AB - Background. Zidovudine has been shown to prolong survival in patients with the acquired immunodeficiency syndrome (AIDS) and, in persons with human immunodeficiency virus (HIV) infection but not AIDS, to delay the progression to AIDS. However, it is still uncertain whether treatment before the development of AIDS prolongs survival. Methods. We analyzed data from a cohort of 2162 high-risk men who were already seropositive for HIV type 1 (HIV-1) and 406 men who seroconverted from October 1986 through April 1991. There were 306 deaths. The probabilities of death were compared among men at simi4 lar stages of disease who began zidovudine therapy before the diagnosis of AIDS and among those who did not. Relative risks of death were calculated for each of five initial disease states on the basis of CD4+ cell counts and clinical symptoms and signs appearing over follow-up periods of 6, 12, 18, and 24 months. Adjustments were also made for the use of prophylaxis against Pneumocystis carinii pneumonia (PCP). Results. After we controlled for CD4+ cell count and symptoms, the use of zidovudine with or without PCP prophylaxis before the development of AIDS significantly reduced mortality in all follow-up periods. The relative risks of death were 0.43 (95 percent confidence interval, 0.23 to 0.78) at 6 months, 0.54 (95 percent confidence interval, 0.38 to 0.78) at 12 months, 0.59 (95 percent confidence interval, 0.44 to 0.79) at 18 months, and 0.67 (95 percent confidence interval, 0.52 to 0.86) at 24 months. After we adjusted for the effects of PCP prophylaxis, zidovudine alone significantly reduced mortality at 6, 12, and 18 months (relative risks, 0.45, 0.59, and 0.70, respectively), but not at 24 months (relative risk, 0.81). Among zidovu-dine users, those who also used PCP prophylaxis before the development of AIDS had significantly lower mortality at 18 and 24 months than those who did not (relative risks, 0.62 and 0.60, respectively). Conclusions. The results of this study support the hypothesis that in HIV-1 infection, early treatment with zidovudine and PCP prophylaxis improves survival in addition to slowing the progression to AIDS.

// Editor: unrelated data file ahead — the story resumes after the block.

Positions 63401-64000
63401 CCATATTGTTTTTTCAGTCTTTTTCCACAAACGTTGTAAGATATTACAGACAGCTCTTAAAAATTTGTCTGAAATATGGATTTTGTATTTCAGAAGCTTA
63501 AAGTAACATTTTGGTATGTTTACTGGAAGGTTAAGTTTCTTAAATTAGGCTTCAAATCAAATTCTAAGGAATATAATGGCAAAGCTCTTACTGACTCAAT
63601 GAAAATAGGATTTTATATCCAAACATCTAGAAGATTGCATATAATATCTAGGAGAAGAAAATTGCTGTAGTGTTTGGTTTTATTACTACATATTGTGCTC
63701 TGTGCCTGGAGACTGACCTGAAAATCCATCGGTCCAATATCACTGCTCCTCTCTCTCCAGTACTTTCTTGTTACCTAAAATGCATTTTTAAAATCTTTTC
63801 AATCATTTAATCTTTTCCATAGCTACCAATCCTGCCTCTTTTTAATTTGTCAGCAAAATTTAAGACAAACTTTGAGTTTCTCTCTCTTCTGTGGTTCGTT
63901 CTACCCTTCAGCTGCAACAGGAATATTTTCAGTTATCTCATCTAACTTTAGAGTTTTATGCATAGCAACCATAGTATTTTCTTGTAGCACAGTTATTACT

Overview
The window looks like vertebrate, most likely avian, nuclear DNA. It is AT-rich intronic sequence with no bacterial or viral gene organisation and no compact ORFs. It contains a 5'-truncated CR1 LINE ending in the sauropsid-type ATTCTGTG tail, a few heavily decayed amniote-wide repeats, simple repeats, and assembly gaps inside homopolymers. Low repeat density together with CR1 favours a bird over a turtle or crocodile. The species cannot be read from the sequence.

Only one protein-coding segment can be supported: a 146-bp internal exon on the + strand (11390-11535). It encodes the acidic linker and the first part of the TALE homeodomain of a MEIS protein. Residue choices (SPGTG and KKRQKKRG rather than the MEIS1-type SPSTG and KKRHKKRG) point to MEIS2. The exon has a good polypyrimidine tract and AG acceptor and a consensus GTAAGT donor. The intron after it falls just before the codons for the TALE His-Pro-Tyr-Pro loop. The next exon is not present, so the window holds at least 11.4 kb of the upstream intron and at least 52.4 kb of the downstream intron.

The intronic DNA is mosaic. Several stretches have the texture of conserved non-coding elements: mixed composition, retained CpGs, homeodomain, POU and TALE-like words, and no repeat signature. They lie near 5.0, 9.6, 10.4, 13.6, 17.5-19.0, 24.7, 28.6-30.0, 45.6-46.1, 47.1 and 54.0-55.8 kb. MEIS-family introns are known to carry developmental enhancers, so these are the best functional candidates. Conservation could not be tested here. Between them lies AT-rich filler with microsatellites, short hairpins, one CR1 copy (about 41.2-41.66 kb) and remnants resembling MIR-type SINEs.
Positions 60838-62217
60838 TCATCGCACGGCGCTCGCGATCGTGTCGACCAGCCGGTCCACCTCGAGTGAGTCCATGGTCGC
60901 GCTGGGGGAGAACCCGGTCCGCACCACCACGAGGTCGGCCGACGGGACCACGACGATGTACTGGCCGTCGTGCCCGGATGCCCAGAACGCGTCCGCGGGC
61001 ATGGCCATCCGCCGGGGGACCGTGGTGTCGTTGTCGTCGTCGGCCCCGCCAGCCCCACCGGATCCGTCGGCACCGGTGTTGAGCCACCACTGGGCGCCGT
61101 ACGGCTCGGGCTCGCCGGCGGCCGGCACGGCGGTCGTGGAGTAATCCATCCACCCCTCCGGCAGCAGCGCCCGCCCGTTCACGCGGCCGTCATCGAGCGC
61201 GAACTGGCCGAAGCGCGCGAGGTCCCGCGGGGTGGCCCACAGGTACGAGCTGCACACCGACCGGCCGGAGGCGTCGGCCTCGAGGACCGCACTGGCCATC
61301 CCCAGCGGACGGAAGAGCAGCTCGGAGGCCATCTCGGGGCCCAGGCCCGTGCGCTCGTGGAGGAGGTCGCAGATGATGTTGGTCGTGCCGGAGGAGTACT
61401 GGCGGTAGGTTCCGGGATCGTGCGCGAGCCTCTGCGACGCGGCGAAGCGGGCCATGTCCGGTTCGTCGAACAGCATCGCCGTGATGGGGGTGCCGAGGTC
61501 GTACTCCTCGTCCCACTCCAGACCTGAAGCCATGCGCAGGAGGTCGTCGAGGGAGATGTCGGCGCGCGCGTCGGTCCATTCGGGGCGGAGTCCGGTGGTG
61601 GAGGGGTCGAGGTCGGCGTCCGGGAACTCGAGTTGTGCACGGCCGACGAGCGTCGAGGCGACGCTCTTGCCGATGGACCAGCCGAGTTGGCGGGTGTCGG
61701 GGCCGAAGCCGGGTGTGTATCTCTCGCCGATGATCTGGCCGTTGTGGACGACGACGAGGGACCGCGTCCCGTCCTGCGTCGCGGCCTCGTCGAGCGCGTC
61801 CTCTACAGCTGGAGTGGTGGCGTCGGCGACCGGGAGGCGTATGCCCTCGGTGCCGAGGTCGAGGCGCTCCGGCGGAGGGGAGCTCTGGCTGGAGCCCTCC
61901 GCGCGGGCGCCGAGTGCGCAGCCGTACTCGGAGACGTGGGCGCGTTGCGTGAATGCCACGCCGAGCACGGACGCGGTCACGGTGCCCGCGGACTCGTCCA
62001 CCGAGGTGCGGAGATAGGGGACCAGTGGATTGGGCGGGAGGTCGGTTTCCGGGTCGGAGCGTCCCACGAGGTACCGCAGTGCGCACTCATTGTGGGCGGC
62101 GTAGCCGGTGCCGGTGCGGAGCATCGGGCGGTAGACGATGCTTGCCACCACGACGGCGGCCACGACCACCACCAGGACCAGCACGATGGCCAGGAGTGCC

UR - http://www.scopus.com/inward/record.url?scp=0026557478&partnerID=8YFLogxK

UR - http://www.scopus.com/inward/citedby.url?scp=0026557478&partnerID=8YFLogxK

M3 - Article

C2 - 1347907

AN - SCOPUS:0026557478

VL - 326

SP - 1037

EP - 1042

JO - New England Journal of Medicine

JF - New England Journal of Medicine

SN - 0028-4793

IS - 16

ER -